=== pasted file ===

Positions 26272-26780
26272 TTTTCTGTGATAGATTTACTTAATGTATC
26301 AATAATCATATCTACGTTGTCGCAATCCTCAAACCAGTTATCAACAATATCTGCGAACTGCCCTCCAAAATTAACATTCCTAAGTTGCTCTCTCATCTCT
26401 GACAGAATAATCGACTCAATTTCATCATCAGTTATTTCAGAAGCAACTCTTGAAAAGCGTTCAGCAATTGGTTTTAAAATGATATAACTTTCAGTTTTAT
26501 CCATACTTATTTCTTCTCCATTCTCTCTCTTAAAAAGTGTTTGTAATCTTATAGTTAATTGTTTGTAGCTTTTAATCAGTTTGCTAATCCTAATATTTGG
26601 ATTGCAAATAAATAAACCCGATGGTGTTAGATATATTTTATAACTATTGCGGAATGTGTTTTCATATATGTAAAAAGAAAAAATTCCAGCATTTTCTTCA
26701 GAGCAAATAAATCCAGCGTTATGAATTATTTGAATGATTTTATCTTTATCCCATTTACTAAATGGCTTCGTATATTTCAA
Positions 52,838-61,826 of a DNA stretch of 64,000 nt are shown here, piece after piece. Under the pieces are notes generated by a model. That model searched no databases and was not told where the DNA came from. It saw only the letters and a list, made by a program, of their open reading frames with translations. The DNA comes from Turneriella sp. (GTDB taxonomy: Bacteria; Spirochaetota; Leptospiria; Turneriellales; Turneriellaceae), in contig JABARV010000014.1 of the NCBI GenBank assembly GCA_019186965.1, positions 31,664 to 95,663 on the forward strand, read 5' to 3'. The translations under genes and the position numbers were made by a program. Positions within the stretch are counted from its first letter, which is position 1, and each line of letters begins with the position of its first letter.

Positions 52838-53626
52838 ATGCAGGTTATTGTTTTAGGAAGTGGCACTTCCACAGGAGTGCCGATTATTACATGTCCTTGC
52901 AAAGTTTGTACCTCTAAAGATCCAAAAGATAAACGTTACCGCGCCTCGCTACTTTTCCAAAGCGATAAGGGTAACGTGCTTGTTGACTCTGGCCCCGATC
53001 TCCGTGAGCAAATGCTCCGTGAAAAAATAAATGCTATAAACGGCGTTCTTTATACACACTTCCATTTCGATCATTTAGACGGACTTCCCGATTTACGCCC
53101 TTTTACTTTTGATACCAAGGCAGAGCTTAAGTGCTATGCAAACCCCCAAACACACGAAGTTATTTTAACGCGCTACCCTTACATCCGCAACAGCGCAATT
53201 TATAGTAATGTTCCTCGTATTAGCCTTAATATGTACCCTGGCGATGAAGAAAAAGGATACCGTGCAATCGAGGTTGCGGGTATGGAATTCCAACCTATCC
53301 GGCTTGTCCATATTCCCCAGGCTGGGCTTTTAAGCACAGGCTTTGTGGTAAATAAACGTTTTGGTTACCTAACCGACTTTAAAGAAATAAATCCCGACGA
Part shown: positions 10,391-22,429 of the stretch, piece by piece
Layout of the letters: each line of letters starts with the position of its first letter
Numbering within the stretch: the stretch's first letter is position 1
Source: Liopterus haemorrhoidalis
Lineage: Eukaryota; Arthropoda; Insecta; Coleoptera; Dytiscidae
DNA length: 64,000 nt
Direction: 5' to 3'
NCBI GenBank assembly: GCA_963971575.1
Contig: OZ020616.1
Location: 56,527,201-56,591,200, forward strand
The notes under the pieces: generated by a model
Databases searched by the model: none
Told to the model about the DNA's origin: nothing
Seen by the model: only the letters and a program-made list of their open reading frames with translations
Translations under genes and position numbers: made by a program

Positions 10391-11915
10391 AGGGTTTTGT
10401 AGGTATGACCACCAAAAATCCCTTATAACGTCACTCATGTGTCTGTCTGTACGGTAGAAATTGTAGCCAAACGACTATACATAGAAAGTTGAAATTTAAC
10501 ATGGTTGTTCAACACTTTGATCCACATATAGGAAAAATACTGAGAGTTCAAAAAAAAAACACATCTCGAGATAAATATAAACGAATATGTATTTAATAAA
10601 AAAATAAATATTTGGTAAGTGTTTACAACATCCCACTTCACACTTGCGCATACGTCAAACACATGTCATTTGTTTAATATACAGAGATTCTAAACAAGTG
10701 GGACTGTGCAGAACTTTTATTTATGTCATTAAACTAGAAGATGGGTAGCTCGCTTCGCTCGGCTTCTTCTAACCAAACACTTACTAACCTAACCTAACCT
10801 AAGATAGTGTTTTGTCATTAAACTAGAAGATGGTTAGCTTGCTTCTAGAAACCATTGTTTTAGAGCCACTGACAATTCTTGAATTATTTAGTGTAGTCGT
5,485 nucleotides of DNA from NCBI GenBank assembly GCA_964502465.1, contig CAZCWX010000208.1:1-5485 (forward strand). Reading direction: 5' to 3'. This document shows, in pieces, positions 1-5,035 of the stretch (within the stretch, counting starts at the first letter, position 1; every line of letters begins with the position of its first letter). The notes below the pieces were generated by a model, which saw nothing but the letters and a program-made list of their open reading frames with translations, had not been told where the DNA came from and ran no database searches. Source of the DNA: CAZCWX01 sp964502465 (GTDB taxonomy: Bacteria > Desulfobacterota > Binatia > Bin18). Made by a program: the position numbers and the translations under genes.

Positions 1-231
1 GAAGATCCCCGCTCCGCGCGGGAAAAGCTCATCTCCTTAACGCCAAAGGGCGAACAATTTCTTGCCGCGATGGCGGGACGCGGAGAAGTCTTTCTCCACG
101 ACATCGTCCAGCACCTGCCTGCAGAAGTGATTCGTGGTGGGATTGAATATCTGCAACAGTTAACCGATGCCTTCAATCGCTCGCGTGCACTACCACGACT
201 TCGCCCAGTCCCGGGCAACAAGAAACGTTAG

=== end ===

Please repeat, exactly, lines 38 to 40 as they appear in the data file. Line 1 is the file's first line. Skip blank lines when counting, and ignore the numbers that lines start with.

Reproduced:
5,485 nucleotides of DNA from NCBI GenBank assembly GCA_964502465.1, contig CAZCWX010000208.1:1-5485 (forward strand). Reading direction: 5' to 3'. This document shows, in pieces, positions 1-5,035 of the stretch (within the stretch, counting starts at the first letter, position 1; every line of letters begins with the position of its first letter). The notes below the pieces were generated by a model, which saw nothing but the letters and a program-made list of their open reading frames with translations, had not been told where the DNA came from and ran no database searches. Source of the DNA: CAZCWX01 sp964502465 (GTDB taxonomy: Bacteria > Desulfobacterota > Binatia > Bin18). Made by a program: the position numbers and the translations under genes.

Positions 1-231
1 GAAGATCCCCGCTCCGCGCGGGAAAAGCTCATCTCCTTAACGCCAAAGGGCGAACAATTTCTTGCCGCGATGGCGGGACGCGGAGAAGTCTTTCTCCACG